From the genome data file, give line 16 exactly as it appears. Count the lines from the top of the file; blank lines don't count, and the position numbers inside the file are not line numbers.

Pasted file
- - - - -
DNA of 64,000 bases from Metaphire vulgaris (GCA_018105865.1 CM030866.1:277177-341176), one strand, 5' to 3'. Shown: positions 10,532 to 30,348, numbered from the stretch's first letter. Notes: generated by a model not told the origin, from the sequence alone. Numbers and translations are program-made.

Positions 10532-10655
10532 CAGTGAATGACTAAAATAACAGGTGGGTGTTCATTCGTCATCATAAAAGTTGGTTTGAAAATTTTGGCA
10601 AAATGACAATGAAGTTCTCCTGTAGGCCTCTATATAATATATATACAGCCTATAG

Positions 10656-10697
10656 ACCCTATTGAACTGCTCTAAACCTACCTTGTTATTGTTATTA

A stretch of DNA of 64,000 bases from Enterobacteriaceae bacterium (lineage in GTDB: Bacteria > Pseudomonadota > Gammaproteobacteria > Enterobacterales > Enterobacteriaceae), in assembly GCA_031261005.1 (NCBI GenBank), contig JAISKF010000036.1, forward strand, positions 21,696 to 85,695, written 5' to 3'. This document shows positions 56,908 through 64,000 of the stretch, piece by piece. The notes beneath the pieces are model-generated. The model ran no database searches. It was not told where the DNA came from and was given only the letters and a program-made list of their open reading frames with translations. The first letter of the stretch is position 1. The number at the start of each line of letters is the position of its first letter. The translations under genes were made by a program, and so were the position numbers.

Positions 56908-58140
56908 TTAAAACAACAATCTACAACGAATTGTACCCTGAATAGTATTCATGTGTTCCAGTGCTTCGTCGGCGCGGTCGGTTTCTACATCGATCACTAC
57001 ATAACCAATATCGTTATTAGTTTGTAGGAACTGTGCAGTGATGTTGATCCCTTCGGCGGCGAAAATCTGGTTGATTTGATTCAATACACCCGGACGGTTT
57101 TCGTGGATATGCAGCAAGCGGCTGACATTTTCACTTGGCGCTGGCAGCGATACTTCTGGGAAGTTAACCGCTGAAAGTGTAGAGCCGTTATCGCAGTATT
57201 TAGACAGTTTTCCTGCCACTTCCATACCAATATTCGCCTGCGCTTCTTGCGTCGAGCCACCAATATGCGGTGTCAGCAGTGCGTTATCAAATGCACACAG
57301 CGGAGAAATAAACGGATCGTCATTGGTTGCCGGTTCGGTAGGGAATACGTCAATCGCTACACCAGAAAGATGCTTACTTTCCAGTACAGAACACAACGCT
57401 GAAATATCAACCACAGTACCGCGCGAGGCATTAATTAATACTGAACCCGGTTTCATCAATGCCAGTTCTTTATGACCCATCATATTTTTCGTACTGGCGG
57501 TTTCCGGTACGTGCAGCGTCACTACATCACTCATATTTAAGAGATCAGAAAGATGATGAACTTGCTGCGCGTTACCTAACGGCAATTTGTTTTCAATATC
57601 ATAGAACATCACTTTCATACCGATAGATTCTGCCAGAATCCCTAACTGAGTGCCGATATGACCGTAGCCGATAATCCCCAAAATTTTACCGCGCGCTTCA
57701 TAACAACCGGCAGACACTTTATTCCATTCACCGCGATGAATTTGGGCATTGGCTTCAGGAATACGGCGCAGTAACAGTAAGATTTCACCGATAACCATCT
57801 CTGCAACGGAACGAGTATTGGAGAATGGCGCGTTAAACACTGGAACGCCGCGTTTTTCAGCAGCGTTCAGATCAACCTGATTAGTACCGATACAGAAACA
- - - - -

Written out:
57601 ATAGAACATCACTTTCATACCGATAGATTCTGCCAGAATCCCTAACTGAGTGCCGATATGACCGTAGCCGATAATCCCCAAAATTTTACCGCGCGCTTCA